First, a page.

In a case straight out of Wisconsin, the Court of Appeals for the Seventh Circuit granted summary judgment in favor of retailer Wal-Mart on all of plaintiff Erika Lagenbach's claims: FMLA retaliation, and Title VII failure-to-promote and disparate pay. It was fairly easy to see how this case was going to be decided from the first few pages of the decision as they are spent describing, in detail, Lagenbach's sub-par performance issues and Wal-Mart's documentation of their efforts to assist Lagenbach in improving her performance, to no avail.
Essentially, to become an Assistant Manager at a Wal-Mart store, an employee had to meet one of the following minimum requirements: (1) one year retail experience and one year supervisor experience, (2) two years general work experience and one year supervisor experience, or (3) completion of two or more years of college. Lagenbach began working for Wal-Mart in 1998. In 2001 she was promoted to Jewelry Department Sales Coordinator. In 2006 or 2007, Lagenbach then began seeking an Assistant Manager position, applying to Wal-Mart's Management-In-Training program several times without success. She was finally admitted to the program in February 2008.
Upon completion of the training program, Lagenbach began work as an Assistant Manager at Wal-Mart's West Bend, Wisconsin location, initially to the day shift and later to the night shift (such a change-of-shift was found consistent with her job description which matters as the court found this not to be an adverse action). In 2009, Lagenbach received her first annual evaluation as an Asst. Manager and was given an overall, "Solid Performer" rating. However, management noted, "a number of deficiencies she needed to work on, including her assertiveness and time management skills." Later that same year, Lagenbach was placed on her first Performance Improvement Plan ("PIP"). A PIP at Wal-Mart, like in most every workplace, is used to improve sub-par performance. The 2009 PIP described several problems with Lagenbach's performance including a lack of leadership, a tendency to push decisions off on associates, spending too much time in the office rather than on the sales floor, not following appropriate overnight shift procedures, and professionalism issues.
Around January 2010, Lagenbach returned to the day shift and on January 21, 2010, Wal-Mart filed a written discipline comment concerned Lagenbach. Lagenbach's annual review took place in April 2010. The store manager prepared the review, which gave Lagenbach a competency score of 2.63 out of 5 and a rating of "Development Needed." The review also noted that Wal-Mart needed to see a "complete turn around" from Lagenbach and a renewed sense of "urgency and time management." It also described specific issues with Lagenbach.
Later that month in April 2010, Lagenbach discovered that she needed surgery to remove fibroid tumors in her uterus. In July 2010, she submitted a written request for continuous leave under the FMLA from July 30, 2010 until August 26, 2010, which was approved. Lagenbach needed a slight extension of her leave, which was also approved, and she also provided a return to work certification from her doctor which indicated she could return to work without restrictions on September 13, 2010. Upon her return, Lagenbach was assigned to the overnight shift, which could be more physically demanding than the day shift, but the Court found she could have delegated the heavy lifting to associates. Lagenbach did discuss concerns she had with her health with her supervisor when she was informed she could request accommodation under the Americans with Disabilities Act. Lagenbach never followed up on this conversation.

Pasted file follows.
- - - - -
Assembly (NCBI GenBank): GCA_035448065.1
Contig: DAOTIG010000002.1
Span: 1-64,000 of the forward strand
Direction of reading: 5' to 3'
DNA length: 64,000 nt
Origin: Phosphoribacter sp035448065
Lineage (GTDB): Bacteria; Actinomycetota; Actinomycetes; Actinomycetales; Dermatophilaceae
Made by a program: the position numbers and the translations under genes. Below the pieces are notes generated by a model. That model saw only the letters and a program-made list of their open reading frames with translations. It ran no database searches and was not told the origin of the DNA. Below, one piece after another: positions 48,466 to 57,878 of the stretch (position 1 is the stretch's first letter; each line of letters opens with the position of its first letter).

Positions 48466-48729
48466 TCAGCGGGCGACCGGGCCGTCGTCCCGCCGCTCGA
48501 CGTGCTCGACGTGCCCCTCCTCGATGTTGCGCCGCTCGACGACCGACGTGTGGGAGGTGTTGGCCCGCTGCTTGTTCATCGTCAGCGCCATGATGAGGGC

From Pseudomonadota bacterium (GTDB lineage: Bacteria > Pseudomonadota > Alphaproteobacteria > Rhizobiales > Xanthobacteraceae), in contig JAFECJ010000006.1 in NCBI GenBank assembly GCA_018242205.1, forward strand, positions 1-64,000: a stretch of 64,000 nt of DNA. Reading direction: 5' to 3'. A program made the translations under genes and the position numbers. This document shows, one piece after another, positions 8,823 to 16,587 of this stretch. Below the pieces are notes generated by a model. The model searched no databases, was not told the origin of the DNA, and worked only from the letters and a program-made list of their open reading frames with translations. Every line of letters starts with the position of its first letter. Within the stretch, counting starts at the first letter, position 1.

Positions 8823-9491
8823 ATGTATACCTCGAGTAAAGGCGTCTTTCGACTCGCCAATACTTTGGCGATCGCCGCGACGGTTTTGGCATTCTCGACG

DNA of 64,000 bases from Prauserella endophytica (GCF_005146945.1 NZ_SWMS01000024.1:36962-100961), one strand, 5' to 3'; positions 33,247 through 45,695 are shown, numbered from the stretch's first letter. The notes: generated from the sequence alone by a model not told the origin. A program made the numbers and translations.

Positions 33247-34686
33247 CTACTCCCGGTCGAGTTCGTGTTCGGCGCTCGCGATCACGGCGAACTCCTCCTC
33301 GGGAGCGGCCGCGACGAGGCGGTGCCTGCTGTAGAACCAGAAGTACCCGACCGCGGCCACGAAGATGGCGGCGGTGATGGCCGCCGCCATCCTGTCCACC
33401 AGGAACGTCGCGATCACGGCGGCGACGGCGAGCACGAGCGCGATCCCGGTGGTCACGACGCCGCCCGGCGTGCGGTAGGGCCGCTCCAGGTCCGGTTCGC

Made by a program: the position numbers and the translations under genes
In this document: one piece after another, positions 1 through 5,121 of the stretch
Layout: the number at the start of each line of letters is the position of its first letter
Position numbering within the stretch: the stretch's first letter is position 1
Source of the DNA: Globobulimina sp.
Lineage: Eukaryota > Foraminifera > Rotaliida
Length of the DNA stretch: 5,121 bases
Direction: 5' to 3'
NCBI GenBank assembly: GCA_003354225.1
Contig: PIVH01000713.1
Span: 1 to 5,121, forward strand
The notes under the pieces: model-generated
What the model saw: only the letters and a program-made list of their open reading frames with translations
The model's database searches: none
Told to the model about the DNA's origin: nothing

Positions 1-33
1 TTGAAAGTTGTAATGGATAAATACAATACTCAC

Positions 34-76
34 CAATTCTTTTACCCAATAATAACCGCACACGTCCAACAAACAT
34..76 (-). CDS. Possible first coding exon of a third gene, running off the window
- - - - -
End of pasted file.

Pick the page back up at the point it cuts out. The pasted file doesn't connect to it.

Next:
Lagenbach then had a mid-year evaluation, which was prepared before she went on leave in July. This evaluation was also poor and Wal-Mart placed her on another PIP. A follow-up session was scheduled for November 2010 where her progress was rated as "Below Expectations" and the decision to fire Lagenabach was made. Lagenbach then sued Wal-Mart under the FMLA and Title VII.
The 7th Circuit easily affirmed the district court's grant of summary judgment finding that Lagenbach simply was not meeting the Wal-Mart's legitimate expectations, under the indirect method, and that she could not establish a casual nexus between her termination and her FMLA leave, under the direct method of proving discrimination. In affirming summary judgment on Lagenbach's Title VII claims, the Court held that Lagenbach's failure-to-promote claims failed because she admitted she was not qualified for a promotion and she never even applied for any higher position. On her disparate pay claim, the court again applied the indirect and direct methods and held that there were no similarly-situated employees presented under the indirect method and that under the direct method, she lacked direct evidence and had no circumstantial evidence given the only two male comparators were not similarly-situated.
The case is Lagenbach v. Wal-Mart Stores, Inc., (7th Cir., Aug. 4, 2014) No. 14-1022.